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Rhode Island Superior Court Decision Holds that Employers Cannot Refuse to Hire Medical Marijuana Cardholders

The Rhode Island Superior Court recently issued a decision in Callaghan v. Darlington Fabrics Corp. holding that defendant employer violated Rhode Island's Hawkins-Slater Medical Marijuana Act ("the Act") by refusing to hire a prospective employee who was a medical marijuana cardholder. The ruling is a first in Rhode Island, and a departure from other states' decisions, such as New Mexico and Colorado, that have found in favor of the employer.

During Callaghan's application process, she disclosed she was a medical marijuana patient, and acknowledged that she would fail the employer's required pre-employment drug screening.  She also confirmed that she would not use marijuana at work or bring marijuana to work. Despite this, Callaghan was not hired based on her inability to comply with defendants' drug-free work policy or pass a drug test.

In her motion for summary judgment, plaintiff argued that defendants' action was unlawful pursuant to Section 21-28.6-4(d) of Rhode Island's medical marijuana act, which states that an employer may not refuse to employ someone solely for her status as a medical marijuana cardholder. Defendants argued that they did not refuse to hire Callaghan based on her status as a cardholder, but rather based on her use of a federally illegal substance, and therefore could not be held liable under the statute.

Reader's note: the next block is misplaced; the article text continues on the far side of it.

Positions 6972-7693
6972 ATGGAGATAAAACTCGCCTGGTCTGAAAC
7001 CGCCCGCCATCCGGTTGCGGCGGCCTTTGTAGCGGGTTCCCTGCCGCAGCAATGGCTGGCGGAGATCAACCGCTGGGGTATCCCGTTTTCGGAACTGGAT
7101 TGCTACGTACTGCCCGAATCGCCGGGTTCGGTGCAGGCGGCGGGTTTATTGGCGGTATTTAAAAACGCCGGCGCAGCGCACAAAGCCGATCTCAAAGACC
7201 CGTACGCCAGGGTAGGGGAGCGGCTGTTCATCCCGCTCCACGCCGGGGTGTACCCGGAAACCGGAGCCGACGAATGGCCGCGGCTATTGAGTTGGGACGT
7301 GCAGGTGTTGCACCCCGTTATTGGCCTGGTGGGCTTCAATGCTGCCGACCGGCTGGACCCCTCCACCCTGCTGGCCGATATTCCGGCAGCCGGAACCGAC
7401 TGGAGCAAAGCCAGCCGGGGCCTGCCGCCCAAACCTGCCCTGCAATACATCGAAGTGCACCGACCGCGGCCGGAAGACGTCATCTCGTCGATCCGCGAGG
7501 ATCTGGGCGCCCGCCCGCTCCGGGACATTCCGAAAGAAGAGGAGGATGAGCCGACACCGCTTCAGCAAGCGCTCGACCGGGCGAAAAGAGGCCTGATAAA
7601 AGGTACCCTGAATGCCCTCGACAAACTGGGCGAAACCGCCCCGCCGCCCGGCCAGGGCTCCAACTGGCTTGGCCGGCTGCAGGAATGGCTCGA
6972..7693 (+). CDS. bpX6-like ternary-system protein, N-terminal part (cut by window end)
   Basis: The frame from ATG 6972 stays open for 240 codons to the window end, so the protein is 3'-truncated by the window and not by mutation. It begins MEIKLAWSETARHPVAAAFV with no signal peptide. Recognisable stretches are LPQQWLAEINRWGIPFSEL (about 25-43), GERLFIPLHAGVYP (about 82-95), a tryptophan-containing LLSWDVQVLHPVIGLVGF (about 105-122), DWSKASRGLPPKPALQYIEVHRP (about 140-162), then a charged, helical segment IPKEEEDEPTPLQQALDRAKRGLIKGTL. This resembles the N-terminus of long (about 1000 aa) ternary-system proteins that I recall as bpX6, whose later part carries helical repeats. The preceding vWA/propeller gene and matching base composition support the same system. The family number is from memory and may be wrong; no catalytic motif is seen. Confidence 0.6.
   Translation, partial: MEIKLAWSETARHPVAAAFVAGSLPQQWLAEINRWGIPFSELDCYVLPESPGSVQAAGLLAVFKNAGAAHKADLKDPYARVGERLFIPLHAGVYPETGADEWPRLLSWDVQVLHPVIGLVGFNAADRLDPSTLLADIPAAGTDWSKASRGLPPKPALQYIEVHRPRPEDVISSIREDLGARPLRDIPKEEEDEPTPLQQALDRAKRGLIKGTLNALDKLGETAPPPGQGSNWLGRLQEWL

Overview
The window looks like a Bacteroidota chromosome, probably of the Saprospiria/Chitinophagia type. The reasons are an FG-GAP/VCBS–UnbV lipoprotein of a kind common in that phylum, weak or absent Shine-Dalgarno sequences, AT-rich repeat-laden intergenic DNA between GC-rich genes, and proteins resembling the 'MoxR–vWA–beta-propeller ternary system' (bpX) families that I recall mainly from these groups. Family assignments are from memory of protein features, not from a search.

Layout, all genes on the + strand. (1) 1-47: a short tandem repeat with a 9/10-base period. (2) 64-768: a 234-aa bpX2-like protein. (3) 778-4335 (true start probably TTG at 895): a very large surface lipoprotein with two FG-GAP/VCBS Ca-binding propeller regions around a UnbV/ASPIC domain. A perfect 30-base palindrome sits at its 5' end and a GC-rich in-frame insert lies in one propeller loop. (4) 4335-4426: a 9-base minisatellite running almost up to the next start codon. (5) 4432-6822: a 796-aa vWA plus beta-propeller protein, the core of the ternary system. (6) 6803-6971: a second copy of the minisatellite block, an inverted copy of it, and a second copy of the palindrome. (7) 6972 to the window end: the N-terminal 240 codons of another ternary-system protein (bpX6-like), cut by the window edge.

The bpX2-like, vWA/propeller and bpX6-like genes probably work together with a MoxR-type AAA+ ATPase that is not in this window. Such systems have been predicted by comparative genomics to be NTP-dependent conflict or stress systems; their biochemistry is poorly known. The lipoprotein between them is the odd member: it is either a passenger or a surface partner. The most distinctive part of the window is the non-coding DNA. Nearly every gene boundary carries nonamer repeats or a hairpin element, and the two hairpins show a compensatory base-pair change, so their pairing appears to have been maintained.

The Court rejected defendants' reasoning, holding the statute's plain language prohibiting an employer from denying employment based on a person's cardholder status also protects a cardholder's right to use medical marijuana.  To construe the statute otherwise would render it meaningless, and its protections illusory. 

This decision provides further guidance to employers in Rhode Island, who should be cognizant of the express protection provided for employees under its medical marijuana act in implementing hiring policies.  However, employers should also be aware that the Act does not require employers to make accommodations for medical marijuana use, and specifically prohibits any person from undertaking any task under the influence of marijuana when doing so would constitute negligence or professional malpractice.

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